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Joplin court precedent aids Columbia-Cox dealmaking

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by Paul Flemming

SBJ Staff

A 3-year-old court decision dissuaded the Federal Trade Commission and Missouri's attorney general from opposing the sale of Columbia Hospitals in Springfield to Cox Health Systems.

Scott Holste, a spokesman for Attorney General Jay Nixon's office, said the FTC's 1995 attempt to block the sale of Joplin's Oak Hill Hospital to Freeman Hospital was denied by U.S. District Judge Dean Whipple, a decision upheld by the Eighth District Court of Appeals.

The two Joplin hospitals in February 1994 entered into an agreement to consolidate operations. In February 1995, the FTC filed a complaint in U.S. District Court seeking to block the consolidation. In June the court ruled against the FTC. The combined Freeman Hospital is now part of Cox Health Systems.

"After careful review, both the attorney general's office and the FTC reached the same conclusion; the standard that has been set by the federal courts" made the Cox acquisition of Columbia likely to pass anticompetitive muster, Holste said.

The case in the Joplin market in 1994 has similarities to the Cox acquisition of Columbia. Freeman and Oak Hill were the second and third largest hospitals in Joplin, with St. John's hospital there being the largest. And, Holste said, in many ways the regulatory case against the Cox deal is less persuasive.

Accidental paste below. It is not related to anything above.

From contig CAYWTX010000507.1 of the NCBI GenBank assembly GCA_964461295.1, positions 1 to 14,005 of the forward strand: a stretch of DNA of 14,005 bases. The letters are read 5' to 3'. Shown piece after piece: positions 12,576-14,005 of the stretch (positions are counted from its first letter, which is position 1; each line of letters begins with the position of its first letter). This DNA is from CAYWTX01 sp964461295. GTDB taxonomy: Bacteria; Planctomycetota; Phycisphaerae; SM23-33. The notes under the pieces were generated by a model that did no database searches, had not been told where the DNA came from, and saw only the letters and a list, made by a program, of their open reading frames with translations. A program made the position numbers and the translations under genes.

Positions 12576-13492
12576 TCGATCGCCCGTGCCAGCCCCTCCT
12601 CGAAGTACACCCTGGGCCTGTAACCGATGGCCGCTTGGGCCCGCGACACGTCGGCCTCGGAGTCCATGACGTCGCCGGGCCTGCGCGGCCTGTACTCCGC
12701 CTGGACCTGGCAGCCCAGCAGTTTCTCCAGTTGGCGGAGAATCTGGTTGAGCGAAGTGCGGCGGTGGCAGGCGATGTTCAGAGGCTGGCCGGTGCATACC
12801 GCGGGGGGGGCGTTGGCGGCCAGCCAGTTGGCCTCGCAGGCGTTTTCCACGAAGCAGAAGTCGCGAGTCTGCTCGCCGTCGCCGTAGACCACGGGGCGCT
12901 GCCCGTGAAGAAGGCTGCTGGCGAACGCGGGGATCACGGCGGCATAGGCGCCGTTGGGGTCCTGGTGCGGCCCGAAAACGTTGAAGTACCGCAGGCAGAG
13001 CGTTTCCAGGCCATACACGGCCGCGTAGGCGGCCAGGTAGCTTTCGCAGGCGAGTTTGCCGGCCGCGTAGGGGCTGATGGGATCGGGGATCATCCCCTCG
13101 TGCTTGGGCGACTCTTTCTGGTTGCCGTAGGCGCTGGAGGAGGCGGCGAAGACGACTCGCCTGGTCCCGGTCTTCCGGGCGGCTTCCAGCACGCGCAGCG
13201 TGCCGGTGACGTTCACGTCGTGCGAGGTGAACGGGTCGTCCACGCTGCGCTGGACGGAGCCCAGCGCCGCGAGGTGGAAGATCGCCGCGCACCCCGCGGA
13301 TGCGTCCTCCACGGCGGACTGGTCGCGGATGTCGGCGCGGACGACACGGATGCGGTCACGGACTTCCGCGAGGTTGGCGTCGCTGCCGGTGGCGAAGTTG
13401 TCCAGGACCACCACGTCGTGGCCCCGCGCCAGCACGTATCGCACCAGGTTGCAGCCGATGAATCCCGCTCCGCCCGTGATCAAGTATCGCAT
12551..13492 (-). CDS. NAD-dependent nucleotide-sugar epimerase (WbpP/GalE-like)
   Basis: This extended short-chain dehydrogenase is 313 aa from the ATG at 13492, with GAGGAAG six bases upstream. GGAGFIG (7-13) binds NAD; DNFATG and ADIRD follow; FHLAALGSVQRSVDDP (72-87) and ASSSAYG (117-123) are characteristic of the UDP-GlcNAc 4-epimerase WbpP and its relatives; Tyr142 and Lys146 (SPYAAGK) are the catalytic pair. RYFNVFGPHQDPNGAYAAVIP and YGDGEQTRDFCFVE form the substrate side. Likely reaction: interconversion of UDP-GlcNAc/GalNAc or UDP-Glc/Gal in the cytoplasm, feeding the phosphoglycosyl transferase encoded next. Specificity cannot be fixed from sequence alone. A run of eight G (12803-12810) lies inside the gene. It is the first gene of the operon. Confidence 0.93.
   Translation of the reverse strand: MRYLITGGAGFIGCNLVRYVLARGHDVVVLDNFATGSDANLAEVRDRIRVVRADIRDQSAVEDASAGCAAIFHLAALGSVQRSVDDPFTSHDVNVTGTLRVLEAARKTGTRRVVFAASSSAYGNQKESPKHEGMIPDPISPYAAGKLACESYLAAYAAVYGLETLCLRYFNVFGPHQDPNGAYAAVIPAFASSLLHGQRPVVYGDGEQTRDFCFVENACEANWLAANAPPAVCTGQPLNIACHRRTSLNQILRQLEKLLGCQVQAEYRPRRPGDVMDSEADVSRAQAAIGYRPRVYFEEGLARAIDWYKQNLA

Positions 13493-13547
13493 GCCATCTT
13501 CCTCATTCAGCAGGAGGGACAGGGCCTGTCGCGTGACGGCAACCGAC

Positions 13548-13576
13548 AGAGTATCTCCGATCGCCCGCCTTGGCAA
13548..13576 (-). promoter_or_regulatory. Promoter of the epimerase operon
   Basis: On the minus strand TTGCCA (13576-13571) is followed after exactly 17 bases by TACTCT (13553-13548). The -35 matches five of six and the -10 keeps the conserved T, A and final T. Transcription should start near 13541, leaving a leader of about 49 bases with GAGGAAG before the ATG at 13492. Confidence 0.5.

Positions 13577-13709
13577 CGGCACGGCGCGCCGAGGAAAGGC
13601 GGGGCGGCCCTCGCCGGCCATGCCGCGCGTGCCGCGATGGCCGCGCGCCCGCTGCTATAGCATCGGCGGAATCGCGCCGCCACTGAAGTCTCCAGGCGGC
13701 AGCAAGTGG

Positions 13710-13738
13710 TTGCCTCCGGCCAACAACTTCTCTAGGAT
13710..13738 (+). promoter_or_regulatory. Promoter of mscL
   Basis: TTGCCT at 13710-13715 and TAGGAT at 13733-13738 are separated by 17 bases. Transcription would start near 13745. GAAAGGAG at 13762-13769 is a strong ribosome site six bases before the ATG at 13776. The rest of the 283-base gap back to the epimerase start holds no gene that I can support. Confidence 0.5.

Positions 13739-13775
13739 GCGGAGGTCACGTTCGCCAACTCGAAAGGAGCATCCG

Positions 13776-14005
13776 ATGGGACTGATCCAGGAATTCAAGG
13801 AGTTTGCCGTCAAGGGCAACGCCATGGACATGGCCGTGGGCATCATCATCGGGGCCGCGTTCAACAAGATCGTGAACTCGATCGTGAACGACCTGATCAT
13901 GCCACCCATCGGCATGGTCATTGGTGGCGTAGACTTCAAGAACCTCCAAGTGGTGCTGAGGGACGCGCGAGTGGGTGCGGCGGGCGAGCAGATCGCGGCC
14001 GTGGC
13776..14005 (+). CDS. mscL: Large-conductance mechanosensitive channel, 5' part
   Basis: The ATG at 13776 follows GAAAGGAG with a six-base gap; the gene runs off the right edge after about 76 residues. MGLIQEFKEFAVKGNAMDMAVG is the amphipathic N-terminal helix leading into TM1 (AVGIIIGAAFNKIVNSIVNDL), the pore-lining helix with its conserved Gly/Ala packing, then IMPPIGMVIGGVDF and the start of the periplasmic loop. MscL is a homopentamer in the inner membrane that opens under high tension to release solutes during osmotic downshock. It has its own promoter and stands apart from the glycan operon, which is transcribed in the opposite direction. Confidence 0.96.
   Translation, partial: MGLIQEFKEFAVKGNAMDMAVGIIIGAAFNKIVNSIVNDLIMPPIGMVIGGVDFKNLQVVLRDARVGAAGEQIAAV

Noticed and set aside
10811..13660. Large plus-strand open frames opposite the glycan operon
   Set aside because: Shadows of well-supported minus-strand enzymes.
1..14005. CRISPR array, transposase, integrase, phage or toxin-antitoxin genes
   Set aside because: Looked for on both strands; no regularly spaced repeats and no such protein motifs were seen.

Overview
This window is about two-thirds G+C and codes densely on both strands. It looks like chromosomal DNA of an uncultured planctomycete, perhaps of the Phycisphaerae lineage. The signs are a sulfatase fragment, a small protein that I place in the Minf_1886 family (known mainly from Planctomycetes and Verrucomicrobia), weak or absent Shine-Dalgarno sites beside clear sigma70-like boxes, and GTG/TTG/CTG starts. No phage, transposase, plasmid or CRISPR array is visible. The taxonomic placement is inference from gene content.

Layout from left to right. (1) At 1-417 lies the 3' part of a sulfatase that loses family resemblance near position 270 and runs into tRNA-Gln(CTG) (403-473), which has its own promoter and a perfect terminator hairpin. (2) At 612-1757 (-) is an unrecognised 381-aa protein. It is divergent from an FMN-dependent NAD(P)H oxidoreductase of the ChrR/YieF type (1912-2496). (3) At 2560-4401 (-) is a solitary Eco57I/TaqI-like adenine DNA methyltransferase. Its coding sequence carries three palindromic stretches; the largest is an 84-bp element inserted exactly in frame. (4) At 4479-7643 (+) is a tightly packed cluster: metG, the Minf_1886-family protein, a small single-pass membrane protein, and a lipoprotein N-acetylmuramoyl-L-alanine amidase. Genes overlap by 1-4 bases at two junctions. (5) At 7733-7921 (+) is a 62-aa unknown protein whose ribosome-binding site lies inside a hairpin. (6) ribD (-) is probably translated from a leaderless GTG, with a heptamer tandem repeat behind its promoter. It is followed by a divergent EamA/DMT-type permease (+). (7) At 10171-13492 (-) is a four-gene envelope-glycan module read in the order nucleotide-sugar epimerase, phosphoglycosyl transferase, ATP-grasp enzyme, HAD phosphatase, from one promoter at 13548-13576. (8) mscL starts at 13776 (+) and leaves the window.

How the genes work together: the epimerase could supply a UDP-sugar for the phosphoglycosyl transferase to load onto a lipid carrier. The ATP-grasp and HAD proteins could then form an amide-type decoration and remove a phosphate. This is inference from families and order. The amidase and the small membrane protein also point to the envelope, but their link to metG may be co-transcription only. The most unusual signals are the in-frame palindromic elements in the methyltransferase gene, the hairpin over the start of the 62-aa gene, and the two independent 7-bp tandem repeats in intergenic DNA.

"The FTC was unable to win a case where the facts were perhaps more compelling," Holste said. "You don't want to go into court without confidence."

Judge Whipple rejected the FTC's arguments in the Freeman case concerning the market area of Joplin. He said in his decision that the market area included many alternatives for health care besides the hospitals in Joplin alone.

Holste said the attorney general's office analysis determined that data about Springfield would make the market area here even larger and include more hospitals as viable competitors.

Holste said Attorney General Jay Nixon made the ultimate decision not to pursue attempts to block the Columbia sale.

Between 30 and 50 letters in opposition to the sale were received from patients and physicians, Holste said, but the legal precedent was the overriding factor in the decision not to oppose the deal.

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